In response to a previous post, a reader writes:
What about infant mortality rates? How do you explain that the U.S. is 40-something in the world, way below most developed countries?
The United Nations ranks the United States 33rd in the world for infant mortality rates. No one denies that this is a problem. But the US population is not the same as other developed populations. Americans suffer from higher rates of obesity and have higher rates of teenage mothers. Approximately 40 percent of American babies are born to unwed mothers. Such factors are linked to higher infant mortality rates.
In 2007, economists June O’Neill and Dave O’Neill of the National Bureau of Economic Research released a study titled ‘Health Status, Health Care and Inequality: Canada vs. the U.S.‘ In the study, they pointed out that “a multitude of behaviors unrelated to the health care system such as substance abuse, smoking and obesity” are connected “to the low birth weight and preterm births that underlie the infant death syndrome.”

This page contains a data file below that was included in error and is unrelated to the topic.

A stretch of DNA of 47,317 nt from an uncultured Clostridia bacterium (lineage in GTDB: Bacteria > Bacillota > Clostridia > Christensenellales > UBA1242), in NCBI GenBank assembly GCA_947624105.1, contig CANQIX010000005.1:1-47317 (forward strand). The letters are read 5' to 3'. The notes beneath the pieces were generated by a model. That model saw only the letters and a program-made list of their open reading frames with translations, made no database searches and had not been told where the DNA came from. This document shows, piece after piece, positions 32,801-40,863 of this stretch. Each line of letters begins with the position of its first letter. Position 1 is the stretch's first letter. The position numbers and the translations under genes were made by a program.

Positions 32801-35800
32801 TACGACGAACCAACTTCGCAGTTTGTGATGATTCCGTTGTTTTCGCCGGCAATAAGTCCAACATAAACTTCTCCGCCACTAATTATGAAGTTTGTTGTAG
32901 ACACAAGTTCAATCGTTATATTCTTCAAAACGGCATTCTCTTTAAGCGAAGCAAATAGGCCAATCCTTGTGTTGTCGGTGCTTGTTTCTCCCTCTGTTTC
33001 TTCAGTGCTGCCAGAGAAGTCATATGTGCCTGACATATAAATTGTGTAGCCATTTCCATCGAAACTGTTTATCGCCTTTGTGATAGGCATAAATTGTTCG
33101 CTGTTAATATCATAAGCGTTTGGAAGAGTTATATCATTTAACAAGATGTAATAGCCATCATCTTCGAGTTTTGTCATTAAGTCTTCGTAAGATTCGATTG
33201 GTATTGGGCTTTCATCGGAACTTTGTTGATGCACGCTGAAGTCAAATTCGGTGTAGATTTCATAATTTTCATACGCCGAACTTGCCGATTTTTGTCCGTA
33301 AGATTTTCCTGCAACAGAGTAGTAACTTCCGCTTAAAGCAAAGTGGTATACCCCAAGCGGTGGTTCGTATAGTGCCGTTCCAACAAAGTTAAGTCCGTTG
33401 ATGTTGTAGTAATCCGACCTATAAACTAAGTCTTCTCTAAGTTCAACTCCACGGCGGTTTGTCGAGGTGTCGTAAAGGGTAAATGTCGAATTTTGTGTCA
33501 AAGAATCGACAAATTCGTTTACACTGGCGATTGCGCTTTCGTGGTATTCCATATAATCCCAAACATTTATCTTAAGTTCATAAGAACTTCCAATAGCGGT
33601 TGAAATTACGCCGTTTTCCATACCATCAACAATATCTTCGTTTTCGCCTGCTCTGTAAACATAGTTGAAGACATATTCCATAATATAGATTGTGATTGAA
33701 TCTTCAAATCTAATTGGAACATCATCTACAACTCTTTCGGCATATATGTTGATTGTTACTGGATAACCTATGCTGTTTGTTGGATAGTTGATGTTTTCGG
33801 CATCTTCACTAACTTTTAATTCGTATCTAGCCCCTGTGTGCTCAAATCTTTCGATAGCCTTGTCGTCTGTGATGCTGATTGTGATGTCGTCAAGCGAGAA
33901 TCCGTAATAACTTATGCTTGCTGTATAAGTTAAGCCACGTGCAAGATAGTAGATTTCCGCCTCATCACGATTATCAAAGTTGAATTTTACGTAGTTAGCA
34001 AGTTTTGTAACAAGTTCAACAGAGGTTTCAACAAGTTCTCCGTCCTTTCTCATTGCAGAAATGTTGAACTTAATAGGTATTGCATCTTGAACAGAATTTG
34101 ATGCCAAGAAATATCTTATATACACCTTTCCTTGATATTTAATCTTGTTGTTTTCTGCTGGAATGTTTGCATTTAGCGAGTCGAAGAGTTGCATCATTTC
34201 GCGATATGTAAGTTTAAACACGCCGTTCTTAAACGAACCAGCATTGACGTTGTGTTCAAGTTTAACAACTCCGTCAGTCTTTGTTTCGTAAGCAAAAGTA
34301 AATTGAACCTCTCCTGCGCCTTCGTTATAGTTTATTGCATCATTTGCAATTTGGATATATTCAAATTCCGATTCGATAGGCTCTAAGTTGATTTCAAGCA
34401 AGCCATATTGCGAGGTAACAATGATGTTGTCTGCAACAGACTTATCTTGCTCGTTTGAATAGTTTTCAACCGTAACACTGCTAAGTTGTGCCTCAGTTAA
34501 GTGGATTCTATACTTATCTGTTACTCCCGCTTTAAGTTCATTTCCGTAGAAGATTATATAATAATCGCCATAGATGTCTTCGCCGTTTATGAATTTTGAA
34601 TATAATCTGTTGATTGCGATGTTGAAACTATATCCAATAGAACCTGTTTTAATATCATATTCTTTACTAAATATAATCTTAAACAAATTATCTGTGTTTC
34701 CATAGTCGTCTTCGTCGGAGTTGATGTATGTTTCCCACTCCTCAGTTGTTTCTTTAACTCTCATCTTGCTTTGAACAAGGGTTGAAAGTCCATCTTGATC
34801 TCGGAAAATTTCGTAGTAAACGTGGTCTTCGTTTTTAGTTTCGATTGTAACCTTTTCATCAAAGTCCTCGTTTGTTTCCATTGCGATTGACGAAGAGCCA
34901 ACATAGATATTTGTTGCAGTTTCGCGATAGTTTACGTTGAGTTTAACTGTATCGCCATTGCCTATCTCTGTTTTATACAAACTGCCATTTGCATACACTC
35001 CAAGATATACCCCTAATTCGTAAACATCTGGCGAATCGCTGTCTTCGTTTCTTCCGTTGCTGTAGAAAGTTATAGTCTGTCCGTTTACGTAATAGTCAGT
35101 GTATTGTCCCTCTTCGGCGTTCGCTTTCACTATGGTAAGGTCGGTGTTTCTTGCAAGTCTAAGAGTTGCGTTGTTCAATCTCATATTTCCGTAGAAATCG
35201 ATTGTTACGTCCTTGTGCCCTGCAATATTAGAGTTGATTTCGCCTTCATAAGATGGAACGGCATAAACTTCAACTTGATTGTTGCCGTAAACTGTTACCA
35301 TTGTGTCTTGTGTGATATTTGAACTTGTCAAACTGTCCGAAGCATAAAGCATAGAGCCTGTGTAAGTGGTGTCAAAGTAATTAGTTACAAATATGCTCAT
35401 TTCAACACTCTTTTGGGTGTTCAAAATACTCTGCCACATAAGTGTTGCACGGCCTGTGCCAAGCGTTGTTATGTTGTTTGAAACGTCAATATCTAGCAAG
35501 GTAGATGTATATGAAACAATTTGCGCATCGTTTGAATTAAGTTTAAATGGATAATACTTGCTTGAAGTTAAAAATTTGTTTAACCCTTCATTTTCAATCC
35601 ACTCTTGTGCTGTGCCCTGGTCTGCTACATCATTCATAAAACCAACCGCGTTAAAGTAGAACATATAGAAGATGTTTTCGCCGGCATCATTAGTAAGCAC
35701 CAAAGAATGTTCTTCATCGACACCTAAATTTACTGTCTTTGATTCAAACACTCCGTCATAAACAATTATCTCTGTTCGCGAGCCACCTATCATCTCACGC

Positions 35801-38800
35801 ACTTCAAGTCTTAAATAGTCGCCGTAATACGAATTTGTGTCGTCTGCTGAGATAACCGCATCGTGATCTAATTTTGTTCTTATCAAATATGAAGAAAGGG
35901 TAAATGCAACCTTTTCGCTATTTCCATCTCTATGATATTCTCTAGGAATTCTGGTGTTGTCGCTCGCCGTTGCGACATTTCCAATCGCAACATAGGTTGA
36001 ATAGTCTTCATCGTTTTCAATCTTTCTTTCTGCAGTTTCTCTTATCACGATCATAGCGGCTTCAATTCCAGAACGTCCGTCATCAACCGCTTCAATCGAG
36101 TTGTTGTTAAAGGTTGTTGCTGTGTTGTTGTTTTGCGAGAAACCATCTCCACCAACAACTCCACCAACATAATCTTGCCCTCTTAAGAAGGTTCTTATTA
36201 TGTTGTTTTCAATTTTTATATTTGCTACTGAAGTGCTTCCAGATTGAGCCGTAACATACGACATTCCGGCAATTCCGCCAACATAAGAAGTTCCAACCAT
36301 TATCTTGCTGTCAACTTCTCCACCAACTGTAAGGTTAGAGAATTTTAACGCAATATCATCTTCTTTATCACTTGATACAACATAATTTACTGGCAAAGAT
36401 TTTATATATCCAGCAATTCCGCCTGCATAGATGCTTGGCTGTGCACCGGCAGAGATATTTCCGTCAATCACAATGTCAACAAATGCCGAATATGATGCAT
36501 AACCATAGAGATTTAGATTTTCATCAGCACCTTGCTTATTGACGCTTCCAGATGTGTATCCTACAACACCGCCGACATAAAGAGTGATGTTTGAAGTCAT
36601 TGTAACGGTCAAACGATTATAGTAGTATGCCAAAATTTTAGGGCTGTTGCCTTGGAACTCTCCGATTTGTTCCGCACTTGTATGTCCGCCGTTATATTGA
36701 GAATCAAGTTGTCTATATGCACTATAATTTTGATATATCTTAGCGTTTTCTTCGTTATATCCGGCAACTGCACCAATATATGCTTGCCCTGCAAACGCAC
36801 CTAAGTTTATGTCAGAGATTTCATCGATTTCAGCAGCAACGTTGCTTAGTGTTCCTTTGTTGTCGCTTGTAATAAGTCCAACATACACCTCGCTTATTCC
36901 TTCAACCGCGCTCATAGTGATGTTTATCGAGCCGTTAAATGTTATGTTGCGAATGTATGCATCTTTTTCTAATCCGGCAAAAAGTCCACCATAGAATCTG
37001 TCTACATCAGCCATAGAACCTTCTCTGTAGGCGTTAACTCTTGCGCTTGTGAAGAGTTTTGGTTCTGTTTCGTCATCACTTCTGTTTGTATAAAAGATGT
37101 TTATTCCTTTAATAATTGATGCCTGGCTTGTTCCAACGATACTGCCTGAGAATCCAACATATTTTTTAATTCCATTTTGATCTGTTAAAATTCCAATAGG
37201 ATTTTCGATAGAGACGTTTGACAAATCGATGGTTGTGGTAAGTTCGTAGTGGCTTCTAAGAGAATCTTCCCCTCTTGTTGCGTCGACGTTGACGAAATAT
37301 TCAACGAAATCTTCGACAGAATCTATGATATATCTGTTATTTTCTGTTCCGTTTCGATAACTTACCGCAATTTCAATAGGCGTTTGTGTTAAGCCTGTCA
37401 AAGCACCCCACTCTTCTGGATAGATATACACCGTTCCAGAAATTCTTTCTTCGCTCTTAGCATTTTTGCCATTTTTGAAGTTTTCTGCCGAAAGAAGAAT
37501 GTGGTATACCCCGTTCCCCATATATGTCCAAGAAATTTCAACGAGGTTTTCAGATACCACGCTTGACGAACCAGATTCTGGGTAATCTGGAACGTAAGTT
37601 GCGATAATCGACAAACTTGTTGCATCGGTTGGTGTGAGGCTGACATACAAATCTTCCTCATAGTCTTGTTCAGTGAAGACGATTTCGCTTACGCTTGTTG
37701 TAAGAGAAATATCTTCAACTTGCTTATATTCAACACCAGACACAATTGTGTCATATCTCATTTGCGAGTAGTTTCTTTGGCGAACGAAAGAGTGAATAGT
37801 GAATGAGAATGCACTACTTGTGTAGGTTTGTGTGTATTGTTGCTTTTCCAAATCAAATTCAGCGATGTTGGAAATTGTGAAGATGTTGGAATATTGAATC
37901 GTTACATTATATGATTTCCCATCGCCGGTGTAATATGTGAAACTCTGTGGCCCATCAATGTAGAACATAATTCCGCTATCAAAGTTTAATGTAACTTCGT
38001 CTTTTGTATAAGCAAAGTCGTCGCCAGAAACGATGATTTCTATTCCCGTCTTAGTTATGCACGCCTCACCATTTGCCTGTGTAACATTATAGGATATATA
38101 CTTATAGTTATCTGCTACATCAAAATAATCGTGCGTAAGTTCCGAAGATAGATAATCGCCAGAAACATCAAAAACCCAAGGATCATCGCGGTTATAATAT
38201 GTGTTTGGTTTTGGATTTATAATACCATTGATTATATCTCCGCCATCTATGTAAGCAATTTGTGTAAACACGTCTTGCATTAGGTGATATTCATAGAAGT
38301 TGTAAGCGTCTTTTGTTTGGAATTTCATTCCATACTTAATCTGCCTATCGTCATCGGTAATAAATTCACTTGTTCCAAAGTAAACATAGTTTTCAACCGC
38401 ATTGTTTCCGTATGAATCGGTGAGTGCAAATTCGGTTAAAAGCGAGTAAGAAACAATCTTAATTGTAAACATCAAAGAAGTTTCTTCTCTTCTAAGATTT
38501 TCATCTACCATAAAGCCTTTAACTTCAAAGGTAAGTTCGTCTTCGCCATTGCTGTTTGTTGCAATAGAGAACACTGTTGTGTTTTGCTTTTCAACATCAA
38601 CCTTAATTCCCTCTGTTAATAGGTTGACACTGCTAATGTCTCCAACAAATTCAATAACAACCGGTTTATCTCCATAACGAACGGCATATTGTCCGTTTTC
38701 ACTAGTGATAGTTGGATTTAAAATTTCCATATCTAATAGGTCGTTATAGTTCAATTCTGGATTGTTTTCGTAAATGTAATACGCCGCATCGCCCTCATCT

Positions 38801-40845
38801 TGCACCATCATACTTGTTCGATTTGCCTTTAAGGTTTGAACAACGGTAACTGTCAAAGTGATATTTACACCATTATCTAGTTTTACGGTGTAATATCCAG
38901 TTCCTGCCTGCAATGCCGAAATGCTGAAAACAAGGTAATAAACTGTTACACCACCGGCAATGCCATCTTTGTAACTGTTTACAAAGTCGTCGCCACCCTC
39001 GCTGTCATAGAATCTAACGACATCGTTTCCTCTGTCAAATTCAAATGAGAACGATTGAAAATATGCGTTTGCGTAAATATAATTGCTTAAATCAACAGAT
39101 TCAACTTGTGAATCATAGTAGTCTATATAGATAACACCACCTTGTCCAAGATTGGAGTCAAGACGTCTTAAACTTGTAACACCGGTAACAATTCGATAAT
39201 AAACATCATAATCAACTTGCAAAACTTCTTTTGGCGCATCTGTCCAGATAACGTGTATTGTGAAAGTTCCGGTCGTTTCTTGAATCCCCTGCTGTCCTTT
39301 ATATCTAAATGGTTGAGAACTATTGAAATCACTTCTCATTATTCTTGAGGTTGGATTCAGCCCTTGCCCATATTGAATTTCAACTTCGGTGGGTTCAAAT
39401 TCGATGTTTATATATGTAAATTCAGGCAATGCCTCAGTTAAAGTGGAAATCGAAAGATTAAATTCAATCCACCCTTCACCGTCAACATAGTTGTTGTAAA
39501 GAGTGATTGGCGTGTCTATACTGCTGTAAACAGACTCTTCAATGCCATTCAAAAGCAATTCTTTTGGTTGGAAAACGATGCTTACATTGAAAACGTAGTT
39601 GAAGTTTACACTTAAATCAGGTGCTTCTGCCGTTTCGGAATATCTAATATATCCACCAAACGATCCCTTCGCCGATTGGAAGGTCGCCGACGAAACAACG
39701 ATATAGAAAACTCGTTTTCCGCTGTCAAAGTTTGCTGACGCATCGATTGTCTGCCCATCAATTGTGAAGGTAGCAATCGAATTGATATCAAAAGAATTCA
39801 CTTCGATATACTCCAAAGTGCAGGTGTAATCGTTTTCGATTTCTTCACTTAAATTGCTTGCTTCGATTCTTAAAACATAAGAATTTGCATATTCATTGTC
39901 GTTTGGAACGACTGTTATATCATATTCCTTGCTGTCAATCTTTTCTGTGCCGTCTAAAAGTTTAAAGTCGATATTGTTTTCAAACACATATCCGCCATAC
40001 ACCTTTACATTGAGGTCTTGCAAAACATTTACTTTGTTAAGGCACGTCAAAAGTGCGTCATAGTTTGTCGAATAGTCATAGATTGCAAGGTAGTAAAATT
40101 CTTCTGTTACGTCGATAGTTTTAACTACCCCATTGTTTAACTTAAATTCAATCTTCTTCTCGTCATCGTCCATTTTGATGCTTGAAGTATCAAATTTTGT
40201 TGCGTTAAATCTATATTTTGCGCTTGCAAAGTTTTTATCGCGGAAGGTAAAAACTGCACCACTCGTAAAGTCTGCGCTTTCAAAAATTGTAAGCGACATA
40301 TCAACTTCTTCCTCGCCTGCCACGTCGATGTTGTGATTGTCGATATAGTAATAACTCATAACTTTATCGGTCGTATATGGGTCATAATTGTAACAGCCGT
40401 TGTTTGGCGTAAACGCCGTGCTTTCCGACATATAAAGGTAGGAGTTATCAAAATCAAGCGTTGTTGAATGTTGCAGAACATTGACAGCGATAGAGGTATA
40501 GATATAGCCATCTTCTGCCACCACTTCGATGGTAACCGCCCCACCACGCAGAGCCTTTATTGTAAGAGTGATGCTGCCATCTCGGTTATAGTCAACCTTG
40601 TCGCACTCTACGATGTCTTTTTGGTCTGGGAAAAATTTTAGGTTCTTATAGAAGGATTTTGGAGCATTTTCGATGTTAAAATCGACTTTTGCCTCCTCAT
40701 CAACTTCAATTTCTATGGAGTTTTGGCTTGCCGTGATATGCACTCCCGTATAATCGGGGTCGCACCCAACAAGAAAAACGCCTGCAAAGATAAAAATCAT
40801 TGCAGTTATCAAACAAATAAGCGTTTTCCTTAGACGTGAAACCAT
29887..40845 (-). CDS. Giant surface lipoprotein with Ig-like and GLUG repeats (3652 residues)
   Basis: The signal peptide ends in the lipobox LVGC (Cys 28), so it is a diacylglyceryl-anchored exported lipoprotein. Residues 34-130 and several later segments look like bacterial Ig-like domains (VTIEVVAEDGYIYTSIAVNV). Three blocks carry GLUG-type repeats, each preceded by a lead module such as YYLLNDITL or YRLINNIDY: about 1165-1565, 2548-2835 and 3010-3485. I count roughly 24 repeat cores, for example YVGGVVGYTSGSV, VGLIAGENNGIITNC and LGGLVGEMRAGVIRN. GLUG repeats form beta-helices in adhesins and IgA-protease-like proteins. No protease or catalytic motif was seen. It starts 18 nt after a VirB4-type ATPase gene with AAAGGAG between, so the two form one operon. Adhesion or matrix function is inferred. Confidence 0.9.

Moreover, they “show that the efficacy of health care systems cannot be usefully evaluated by comparisons of infant mortality and life expectancy:”
In fact, our calculations indicate that if in Canada the distribution of births by birth weight was the same as in the U.S. their infant mortality rate would rise to 7.06 from the observed level of 5.5. Similarly if births in the U.S. had the same distribution by birth-weight as Canadian births, the U.S. infant mortality rate would have been 5.401 instead of 6.85.
Much can be done to reduce infant mortality rates in the US. But methods to improve this problem lie outside the realm of the present health care debate.